This has been a very tough week, both for investors and Powerball enthusiasts. In fact, it was the worst opening week in market history. Stocks plummeted approximately 6%, and the estimated Powerball jackpot ballooned to a whopping $1.3 billion.
My wife, Marea, has even caught the bug and told me that she was going out to purchase 10 tickets. I laughed and said, “All you’re doing is increasing our odds of winning from 1 in 292 million to 10 in 292 million. Statistically, we have a better chance of experiencing one of the following events than winning the Powerball jackpot:
Become an American billionaire
Be killed by an asteroid
Be struck by lightning while drowning
Become President of the United States.”
Marea thought about it for a moment, then looked me straight in the eye. “Okay. But, I figure I still have a better chance of winning Powerball than depending on you to not lose money in the stock market,” she said sarcastically.
I was stunned by the insensitivity of that off-the-cuff remark, especially considering that her portfolio only generated a negative return of 0.37% in 2015—though that’s not bad, considering last year’s overall market performance.
|Long gov. bonds||1.11%|
|Short gov. bonds||0.16%|
|High yield bonds||4.03%|
Then she said, “How did I do last week, Mr. Money Manager? Or, should I say, how much did I lose?”
“Hey, you only lost 2.2%!” I replied indignantly.
“Only 2.2%? You lost more in a week than you did all of last year,” she responded.
“People lost over a trillion dollars this past week, and you only lost 2%!” I shot back. “Let me tell you something: that isn’t bad for a growth portfolio.”
She studied me for a moment, as if I had just said something absurd, laughed and headed for the door—probably ready to buy 20 tickets, now that her husband had proven to be such a financial failure. I have to give her credit for one thing: she’s certainly justified in her concern about the markets. To put last week’s plunge into some perspective, equities have historically gained an average of 8 to 10% annually. In order to achieve an 8% return for 2016 after losing 6% last week, stocks will need to generate a 14% return by the end of next December. Given the current environment, an 8% return seems like a real long shot.
Okay, so what cataclysmic events caused the drop? China, the Chinese Yuan, North Korea, the Iran/Saudi conflict, ISIS, oil prices, a possible Fed interest rate hike, the New England Patriots not securing the top playoff seed in the AFC, plus an overall slowdown of the global economy all funneled together to help kick off (no pun intended) a very unhappy start to the new year. Despite current market woes, it’s still important to search for positives. The U.S. economy continues to forge ahead, and new jobs are consistently being added to the marketplace.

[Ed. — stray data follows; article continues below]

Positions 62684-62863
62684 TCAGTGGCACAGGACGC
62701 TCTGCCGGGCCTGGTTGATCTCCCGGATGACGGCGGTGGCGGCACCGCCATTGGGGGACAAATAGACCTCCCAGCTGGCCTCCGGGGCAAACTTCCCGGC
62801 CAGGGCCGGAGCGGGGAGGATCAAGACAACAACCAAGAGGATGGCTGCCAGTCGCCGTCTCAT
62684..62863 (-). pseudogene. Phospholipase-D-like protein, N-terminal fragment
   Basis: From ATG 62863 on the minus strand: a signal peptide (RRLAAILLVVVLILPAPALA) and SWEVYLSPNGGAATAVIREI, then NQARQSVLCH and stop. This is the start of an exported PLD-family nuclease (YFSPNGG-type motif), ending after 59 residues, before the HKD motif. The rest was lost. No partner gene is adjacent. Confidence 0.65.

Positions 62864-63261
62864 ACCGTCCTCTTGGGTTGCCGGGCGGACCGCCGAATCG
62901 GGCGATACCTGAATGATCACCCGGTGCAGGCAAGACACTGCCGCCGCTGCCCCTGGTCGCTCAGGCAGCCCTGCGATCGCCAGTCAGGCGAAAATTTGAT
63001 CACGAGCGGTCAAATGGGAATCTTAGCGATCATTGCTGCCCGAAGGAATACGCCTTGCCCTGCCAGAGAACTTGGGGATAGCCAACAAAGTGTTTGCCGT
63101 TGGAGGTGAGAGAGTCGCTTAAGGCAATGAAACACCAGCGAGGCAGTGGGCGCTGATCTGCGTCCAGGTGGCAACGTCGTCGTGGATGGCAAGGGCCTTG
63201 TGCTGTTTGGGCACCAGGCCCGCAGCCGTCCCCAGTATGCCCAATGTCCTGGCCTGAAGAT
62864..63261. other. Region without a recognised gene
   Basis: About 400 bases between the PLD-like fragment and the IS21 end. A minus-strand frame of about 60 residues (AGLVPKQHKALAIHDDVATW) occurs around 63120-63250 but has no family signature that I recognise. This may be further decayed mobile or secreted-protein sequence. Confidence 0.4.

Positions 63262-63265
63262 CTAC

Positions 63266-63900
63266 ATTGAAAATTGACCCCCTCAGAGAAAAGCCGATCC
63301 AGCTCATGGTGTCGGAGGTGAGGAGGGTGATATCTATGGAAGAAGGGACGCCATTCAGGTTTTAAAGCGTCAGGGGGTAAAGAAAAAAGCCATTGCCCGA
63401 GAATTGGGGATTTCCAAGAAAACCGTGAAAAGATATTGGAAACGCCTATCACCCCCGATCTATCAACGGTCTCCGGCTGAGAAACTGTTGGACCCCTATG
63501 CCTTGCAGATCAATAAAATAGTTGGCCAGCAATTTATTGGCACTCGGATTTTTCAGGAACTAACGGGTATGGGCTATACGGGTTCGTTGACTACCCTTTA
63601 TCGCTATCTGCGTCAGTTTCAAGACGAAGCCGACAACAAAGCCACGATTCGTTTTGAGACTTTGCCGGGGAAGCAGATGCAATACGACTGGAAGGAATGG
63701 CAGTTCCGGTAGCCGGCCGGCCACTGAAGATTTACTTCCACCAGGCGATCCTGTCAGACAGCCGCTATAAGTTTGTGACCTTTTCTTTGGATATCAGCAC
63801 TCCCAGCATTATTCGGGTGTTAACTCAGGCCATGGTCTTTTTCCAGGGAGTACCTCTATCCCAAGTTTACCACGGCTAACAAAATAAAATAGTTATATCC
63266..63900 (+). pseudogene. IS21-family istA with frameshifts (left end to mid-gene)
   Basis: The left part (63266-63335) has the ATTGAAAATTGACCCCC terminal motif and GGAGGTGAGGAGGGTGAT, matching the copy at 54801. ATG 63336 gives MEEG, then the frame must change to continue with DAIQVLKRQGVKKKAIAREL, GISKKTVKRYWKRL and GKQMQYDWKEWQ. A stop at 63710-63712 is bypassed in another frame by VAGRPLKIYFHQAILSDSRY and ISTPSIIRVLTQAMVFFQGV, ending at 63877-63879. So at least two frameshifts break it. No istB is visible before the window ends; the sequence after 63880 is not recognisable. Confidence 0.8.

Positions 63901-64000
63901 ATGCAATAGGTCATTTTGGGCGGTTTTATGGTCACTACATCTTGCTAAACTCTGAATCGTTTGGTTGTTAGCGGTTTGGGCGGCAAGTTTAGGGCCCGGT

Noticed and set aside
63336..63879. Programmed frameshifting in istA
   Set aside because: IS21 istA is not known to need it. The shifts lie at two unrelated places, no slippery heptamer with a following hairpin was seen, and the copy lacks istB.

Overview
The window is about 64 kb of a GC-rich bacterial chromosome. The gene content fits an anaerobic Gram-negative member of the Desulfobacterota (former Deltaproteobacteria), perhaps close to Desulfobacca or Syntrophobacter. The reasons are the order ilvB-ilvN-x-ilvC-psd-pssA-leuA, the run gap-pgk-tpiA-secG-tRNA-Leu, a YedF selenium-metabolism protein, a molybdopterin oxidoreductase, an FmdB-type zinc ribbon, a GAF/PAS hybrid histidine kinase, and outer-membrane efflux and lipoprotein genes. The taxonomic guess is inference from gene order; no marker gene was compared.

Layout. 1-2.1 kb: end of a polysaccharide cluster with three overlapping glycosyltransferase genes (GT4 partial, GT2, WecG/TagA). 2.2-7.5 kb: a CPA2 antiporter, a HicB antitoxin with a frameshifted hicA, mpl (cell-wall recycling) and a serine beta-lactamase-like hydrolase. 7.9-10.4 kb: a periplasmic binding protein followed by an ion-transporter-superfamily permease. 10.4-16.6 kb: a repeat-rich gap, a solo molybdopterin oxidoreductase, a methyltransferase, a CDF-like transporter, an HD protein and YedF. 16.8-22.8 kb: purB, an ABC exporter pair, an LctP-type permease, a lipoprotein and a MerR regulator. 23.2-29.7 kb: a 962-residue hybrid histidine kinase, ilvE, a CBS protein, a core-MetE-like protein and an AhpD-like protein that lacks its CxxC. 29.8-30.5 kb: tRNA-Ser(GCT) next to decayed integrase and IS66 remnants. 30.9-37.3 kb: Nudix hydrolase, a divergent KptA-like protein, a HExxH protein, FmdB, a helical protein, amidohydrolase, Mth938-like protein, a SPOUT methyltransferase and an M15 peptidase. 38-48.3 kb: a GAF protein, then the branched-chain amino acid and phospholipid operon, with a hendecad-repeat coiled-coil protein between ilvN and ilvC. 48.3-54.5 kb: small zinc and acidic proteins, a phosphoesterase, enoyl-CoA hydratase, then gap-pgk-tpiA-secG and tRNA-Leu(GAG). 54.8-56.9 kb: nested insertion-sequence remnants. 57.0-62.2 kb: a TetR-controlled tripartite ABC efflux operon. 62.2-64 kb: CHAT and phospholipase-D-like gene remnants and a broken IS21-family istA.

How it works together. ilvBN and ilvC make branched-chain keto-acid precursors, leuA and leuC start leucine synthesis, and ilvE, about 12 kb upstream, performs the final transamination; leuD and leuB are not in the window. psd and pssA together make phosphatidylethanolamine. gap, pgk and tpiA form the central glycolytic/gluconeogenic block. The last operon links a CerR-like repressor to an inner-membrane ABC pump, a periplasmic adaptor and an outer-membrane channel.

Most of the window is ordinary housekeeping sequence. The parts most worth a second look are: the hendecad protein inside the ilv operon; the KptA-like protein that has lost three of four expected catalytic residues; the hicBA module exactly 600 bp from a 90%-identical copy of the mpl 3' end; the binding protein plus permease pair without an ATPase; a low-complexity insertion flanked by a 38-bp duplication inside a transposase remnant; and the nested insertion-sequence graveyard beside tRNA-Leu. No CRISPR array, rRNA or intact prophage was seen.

So, will the U.S. market generate positive returns by the end of the year?
Time will tell, but in the meantime, here are some suggestions that may help you navigate through what may be an unstable investment period. If your time horizon is 10 years or more, I would ignore current events and save, save, save! Take advantage of pullbacks by contributing as much as possible to your 401k, HSA, and other investment options, such as annuities and life products.
Based on HealthView’s latest data, someone retiring in 10 years will need a total of $224,471 in today’s dollars ($444,815 in real dollars), just to cover health care, which represents around 33% of all retirement expenditures. Therefore, considering that many of us may live 25 years or more in retirement, I strongly suggest putting away as much as possible today so that you can enjoy a more financially stable future. For those expecting to retire in a couple of years, be prudent. Do I suggest moving into cash? No, but I do advocate hedging your bets, which means conservatively diversifying into stocks, bonds, and cash equivalents based on your personal risk-tolerance level. Also, don’t ignore life products or annuities with guarantees. With increased market volatility, asset allocation and diversified product mix becomes extremely important. Remember, annuities with guarantees did not expose investors to losses in 2015. Also, in case you were wondering, health care will cost you $189,223 in today’s dollars ($295,718 in real dollars), assuming that you are fully insured.
In times like these, I strongly recommend working with a financial professional. And maybe it wouldn’t hurt to follow Marea’s lead and buy a Powerball ticket or two.
One more thing: My little investment portfolio only lost 0.22% compared to Marea’s 0.37% loss. Can you imagine her reaction?